Jason Bateman is probably my favorite comeback triumph of the 2000’s. This guy slogged through the trenches of forgettable TV in the 90’s and even wound up in my hometown in the 90’s doing some community theater, which spoke volumes to me about the depths that an actor could fall. Arrested Development established Bateman as a solid comedy actor capable of being the straight guy in the middle of an insane comic scenario and since then I’ve been pleased to find him just about any role he appears in. Whatever comedy potential he has, however, is nearly wasted in Extract as nothing is terribly developed and his seemingly endless supply of nice guy patience could have been funneled into some prime stack-blowing outpourings of freak out but it never really happens. Through it all, Bateman’s Joel maintains a level head even when trying to navigate the complicated nature of suburban neighborhood diplomacy.
Ben Affleck, wearing what looks like a wig borrowed from the set of You Don’t Mess With The Zohan, acts as our guide through the film’s most formulaic moments. He gets some of the best lines but his character, the stock single guy best friend, dispenses the movie’s worst advice as per his script but he’s a character seen in other movies played by better actors with funnier dialog. However, it’s Mila Kunis and her role as Cindy, Joel’s object of desire, that floats through the movie without any apparent purpose other than to look good on camera. Though she influences much of the action going on behind the scenes, her actions as a thief and con don’t seem to ever amount to much.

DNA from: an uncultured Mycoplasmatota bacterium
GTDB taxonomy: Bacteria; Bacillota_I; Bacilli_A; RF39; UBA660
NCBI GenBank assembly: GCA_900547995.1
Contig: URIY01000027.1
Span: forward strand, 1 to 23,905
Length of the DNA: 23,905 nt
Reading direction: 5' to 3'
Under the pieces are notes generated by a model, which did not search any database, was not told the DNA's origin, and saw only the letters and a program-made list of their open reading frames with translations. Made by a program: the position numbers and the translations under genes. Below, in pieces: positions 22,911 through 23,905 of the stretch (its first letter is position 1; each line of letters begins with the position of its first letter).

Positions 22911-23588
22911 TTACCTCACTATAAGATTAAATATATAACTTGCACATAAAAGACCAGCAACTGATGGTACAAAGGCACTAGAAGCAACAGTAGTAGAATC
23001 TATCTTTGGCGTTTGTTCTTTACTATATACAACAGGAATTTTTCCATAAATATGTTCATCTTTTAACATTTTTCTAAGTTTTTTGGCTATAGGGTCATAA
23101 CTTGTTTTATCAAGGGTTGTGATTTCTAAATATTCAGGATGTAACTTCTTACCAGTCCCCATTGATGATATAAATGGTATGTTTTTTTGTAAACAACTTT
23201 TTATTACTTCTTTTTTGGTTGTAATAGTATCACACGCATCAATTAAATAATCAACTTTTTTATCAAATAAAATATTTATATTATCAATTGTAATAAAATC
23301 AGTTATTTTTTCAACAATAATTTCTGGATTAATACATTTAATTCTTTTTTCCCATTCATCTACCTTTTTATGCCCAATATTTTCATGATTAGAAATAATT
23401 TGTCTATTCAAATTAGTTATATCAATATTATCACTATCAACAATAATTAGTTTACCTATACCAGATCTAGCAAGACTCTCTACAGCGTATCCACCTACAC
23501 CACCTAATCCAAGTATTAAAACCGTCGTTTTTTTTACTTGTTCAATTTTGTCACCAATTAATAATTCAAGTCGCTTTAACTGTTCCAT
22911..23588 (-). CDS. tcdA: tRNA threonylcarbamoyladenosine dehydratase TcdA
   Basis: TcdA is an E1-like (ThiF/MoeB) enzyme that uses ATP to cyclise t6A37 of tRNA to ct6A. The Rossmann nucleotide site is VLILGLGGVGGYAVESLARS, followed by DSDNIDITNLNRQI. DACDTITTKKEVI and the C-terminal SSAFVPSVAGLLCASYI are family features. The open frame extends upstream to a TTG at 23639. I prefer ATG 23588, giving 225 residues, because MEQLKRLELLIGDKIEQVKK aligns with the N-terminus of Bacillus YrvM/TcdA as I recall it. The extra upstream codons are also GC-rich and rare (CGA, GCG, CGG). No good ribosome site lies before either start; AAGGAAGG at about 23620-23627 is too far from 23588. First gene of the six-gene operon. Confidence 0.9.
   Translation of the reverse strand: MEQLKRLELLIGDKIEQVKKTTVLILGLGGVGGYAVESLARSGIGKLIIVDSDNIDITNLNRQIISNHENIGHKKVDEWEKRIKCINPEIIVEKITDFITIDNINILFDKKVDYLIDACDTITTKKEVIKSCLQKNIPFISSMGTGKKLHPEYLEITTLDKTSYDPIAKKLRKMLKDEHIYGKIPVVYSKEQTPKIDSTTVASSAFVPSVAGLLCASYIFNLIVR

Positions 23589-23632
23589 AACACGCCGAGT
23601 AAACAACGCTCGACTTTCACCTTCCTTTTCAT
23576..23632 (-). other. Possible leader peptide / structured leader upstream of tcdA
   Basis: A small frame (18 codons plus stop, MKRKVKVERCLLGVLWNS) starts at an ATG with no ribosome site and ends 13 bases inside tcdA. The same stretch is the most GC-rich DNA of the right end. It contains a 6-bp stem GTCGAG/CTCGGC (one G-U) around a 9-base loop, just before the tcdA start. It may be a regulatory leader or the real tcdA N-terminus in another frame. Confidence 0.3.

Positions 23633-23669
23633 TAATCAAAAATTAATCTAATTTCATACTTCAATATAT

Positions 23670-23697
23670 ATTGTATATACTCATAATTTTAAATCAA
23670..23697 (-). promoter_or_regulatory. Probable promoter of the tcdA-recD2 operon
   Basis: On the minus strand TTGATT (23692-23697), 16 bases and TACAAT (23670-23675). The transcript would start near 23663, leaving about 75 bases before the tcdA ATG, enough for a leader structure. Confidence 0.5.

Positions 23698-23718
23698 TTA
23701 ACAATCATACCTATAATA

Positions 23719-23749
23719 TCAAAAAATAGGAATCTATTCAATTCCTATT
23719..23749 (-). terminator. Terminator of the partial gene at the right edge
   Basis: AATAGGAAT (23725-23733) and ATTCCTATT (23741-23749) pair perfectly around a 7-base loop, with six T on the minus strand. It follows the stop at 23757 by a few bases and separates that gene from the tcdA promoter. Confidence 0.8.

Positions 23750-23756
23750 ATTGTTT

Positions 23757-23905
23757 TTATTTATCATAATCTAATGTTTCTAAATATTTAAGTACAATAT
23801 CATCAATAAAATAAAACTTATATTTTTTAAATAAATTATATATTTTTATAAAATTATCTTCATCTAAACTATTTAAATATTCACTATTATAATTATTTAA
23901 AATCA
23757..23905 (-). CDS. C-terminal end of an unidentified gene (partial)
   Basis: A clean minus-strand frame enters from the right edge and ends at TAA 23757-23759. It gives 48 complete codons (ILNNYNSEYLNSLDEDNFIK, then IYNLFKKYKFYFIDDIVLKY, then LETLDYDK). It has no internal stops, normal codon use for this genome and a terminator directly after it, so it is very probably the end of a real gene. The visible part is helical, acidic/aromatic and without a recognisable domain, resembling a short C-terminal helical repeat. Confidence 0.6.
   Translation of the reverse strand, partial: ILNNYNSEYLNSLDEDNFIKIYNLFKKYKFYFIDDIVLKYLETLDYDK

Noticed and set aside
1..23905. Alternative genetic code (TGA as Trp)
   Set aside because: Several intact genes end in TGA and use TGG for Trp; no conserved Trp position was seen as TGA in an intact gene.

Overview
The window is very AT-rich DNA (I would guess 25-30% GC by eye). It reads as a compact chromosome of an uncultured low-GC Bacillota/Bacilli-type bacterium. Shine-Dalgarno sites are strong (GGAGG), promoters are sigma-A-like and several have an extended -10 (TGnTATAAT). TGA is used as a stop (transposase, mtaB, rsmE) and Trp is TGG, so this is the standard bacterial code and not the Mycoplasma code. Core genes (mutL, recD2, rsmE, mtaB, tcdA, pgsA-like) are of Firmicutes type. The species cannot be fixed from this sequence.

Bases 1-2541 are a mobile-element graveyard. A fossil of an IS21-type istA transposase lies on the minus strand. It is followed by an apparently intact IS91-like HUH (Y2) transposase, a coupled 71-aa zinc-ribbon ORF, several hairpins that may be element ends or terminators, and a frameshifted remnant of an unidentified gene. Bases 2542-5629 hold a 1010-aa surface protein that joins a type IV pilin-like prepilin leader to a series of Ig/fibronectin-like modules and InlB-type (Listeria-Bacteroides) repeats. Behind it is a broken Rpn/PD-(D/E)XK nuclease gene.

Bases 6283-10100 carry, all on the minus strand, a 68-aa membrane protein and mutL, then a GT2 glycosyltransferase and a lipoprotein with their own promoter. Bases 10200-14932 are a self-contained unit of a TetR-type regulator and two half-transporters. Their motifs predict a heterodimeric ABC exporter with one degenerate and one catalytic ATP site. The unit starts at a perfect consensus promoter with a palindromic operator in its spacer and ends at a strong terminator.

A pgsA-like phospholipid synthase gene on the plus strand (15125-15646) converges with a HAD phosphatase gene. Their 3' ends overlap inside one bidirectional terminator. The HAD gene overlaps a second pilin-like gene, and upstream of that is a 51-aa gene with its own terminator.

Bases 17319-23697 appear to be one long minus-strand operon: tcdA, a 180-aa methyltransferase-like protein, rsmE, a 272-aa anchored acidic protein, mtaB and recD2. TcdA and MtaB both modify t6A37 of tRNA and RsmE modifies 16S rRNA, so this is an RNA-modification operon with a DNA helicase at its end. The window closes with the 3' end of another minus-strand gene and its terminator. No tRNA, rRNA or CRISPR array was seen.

On the up side, David Koechner, who you probably know best as Todd Packer from The Office, is Extract’s answer to Bill Lumbergh but rather than take the form of that middle management asshole that you fantasize about strangling he is the suburban equivalent: The violently insistent neighbor; a guy you can’t shake. Ever. However, like most of the movie, his role in the greater proceedings is so unclear that he seems like a character thought up on the set to add even more volume to an already crowded picture.
It’s Gene Simmons who turns out one of the best performances, though. Surprise! Surprise! Yes, the driving force behind the commercial rotation of Kiss turns in a remarkably funny performance as a personal injury lawyer with a thirst for cash and an insistence that you smash your balls in the door. His hair is also the most ridiculous thing I’ve ever seen.
It’s really too bad that Extract falls all over itself because somewhere in this muddled mess is a functional comedy about upper-middle class insecurity. In spite of its dream team cast, nobody seems to belong. It’s not a good sign when one of your funniest moments is an establishing scene involving Hal Sparks with his ridiculous rock star hair explaining the importance of Pat Metheny to a hot chick who just wants to steal his guitar. Bits and pieces of the picture are funny but as a whole it just doesn’t feel like one movie. It feels like scenes assembled based on their remote connections to one another.